Hsinchu Science Park Bureau (HSPB) is actively pushing forward the Taiwan government's New Southbound Policy, endeavoring to engage efforts across the industry, government, academics and research institutes as well as its sister industrial parks in India in an attempt to help HSP-based companies tap into the India market. As part of such efforts, HSPB recently conducted a panel discussion for a close examination and exchange of views on how Taiwan businesses can expand into India. Experts taking part in the event highlighted that the government should strengthen efforts toward promoting Taiwan's image to give Taiwan businesses a leg-up.
The moderator, Wayne Wang, director general, HSPB, commented that among the New Southbound Policy's target countries, India is of strategic importance in terms of demographics and business opportunities. Amid ever-changing market dynamics, Taiwan has to re-think how to respond to evolving conditions. The government hopes the experts' opinions will help its New Southbound Policy generate more positive outcomes.
Engaging Indian talent and strengthening connections
MediaTek advisor Grant Kuo, in his opening speech, indicated that MediaTek made a long-term commitment to its operations in emerging markets when the company appointed him as the managing director of MediaTek India 12 years ago. India has a young population, 60% of which is under 25 years old. The country also holds high expectations toward collaborations with Taiwan. The India government has been working with MediaTek to train mobile phone design engineers in the country.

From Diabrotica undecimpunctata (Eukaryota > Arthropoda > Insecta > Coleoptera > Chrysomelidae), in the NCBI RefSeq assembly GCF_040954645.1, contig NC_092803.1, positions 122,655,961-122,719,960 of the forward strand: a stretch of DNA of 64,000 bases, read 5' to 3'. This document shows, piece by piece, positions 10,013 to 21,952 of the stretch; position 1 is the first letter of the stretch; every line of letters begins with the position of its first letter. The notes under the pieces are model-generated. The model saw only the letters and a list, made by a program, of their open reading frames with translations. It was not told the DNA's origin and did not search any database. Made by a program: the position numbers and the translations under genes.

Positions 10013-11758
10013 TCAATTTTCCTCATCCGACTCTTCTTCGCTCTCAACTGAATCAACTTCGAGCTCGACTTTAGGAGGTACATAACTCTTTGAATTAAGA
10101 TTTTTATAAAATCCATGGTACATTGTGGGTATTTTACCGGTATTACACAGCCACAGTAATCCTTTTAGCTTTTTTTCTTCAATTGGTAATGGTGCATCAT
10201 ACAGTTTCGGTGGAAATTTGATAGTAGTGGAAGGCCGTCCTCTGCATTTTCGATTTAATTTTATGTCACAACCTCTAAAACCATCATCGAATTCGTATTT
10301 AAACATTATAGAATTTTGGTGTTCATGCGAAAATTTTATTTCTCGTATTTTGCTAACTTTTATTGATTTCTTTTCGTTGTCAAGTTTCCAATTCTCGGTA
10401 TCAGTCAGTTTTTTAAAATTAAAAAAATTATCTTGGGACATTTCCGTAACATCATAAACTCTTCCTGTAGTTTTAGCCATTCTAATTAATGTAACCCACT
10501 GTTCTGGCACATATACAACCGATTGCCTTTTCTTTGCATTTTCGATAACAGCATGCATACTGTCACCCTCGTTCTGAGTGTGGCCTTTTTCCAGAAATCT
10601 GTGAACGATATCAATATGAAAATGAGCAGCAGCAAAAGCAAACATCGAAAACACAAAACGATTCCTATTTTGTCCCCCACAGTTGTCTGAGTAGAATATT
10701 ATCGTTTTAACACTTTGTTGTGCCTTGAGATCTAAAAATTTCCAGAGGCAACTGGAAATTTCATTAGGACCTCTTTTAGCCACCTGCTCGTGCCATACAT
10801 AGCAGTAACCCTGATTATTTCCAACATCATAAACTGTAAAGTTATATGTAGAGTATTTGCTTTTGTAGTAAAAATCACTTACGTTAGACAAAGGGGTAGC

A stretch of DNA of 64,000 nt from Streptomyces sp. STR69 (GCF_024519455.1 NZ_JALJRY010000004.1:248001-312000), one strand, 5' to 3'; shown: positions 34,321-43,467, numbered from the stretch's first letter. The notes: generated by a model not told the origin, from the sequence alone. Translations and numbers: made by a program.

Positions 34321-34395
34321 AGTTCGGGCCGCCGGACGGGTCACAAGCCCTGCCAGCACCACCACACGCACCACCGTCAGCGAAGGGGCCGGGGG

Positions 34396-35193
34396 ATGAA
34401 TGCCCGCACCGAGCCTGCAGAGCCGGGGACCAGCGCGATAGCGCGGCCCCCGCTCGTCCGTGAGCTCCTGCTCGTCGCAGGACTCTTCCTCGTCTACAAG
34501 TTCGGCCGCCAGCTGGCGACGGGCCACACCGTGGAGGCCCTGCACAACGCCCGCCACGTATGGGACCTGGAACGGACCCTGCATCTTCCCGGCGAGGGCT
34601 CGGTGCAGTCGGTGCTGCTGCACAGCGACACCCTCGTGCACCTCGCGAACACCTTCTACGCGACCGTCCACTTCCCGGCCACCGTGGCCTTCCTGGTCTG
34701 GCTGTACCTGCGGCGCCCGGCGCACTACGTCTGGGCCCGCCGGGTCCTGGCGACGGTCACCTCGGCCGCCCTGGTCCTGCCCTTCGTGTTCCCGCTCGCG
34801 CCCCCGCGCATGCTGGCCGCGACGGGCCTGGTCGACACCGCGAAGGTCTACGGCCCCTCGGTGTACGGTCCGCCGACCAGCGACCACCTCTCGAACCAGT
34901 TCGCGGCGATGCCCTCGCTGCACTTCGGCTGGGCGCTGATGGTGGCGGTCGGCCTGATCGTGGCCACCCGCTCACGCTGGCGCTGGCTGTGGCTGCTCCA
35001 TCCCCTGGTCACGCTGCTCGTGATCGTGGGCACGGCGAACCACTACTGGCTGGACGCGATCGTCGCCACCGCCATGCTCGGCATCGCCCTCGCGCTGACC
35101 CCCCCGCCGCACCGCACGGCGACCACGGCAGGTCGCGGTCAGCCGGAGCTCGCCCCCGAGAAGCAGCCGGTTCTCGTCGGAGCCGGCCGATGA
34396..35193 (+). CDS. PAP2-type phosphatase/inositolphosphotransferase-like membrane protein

Taiwan needs more high-tech talent and also Indians as long-term partners. Kuo suggests that the Taiwan government provide education opportunities to Indian engineers through National Chiao Tung University (NCTU) and National Tsing Hua University (NTHU) with strong HSP connections. They can offer scholarships to not only Indian graduate students but also college juniors and seniors. When companies hire these students, they can pay recruitment fees to the government, which can then be used to fund the scholarships. This way, government funding is utilized for maximum benefits.
Furthermore, as Indian engineers have different levels of competence, Taiwan should aim to recruit graduates from tier-1 or tier-2 technological institutes in India. It may be difficult for Taiwan to attract first-rate college graduates from world-class enterprises such as Google, Microsoft and Amazon but at least the focus should be on engineers on the next level. If the Taiwan government can put in more efforts toward promoting national image, it will be much easier for Taiwan-based companies to recruit talent.
In addition, the Indian mobile phone market may not be constantly evolving but has indeed shown significant changes in recent years. Taiwan businesses looking to stay on top of local market dynamics should try to gain insight firsthand. However, any Taiwan-based vendor making a visit to India alone will only scratch the surface. If HSP with international prestige can serve as a platform, Taiwan businesses making visits to India should be able to receive a warm welcome.